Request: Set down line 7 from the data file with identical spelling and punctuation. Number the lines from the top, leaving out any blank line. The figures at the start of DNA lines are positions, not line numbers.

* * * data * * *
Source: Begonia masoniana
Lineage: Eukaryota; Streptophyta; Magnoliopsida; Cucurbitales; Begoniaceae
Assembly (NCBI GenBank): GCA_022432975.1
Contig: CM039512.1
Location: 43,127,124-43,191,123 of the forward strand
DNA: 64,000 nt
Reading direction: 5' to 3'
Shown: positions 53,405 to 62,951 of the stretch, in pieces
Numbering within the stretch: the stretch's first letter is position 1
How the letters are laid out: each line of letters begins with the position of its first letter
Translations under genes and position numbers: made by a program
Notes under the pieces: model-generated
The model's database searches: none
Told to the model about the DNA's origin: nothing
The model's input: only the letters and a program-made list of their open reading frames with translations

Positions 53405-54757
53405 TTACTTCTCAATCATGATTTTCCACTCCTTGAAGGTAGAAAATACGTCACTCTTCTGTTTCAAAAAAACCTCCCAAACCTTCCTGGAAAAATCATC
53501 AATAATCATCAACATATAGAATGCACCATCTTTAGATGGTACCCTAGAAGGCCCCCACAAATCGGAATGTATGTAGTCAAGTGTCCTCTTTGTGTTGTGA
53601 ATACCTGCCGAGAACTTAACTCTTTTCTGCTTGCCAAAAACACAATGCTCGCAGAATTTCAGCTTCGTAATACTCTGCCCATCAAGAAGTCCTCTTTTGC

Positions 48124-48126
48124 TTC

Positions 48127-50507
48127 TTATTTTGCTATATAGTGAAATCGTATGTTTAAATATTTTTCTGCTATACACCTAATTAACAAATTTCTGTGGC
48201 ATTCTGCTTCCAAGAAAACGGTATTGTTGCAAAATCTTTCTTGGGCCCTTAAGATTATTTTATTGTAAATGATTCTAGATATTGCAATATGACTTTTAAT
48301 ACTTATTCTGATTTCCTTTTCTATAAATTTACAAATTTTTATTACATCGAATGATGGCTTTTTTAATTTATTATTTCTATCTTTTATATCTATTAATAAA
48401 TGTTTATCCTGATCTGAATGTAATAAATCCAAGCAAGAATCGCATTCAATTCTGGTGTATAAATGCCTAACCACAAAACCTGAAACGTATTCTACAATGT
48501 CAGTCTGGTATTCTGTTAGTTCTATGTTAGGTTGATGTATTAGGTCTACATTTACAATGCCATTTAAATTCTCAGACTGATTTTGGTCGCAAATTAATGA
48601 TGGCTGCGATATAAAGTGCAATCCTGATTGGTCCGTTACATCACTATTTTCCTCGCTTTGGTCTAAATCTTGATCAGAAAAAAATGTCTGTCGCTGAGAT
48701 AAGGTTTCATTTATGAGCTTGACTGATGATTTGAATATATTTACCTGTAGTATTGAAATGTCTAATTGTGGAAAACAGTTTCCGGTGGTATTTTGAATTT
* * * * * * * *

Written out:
Reading direction: 5' to 3'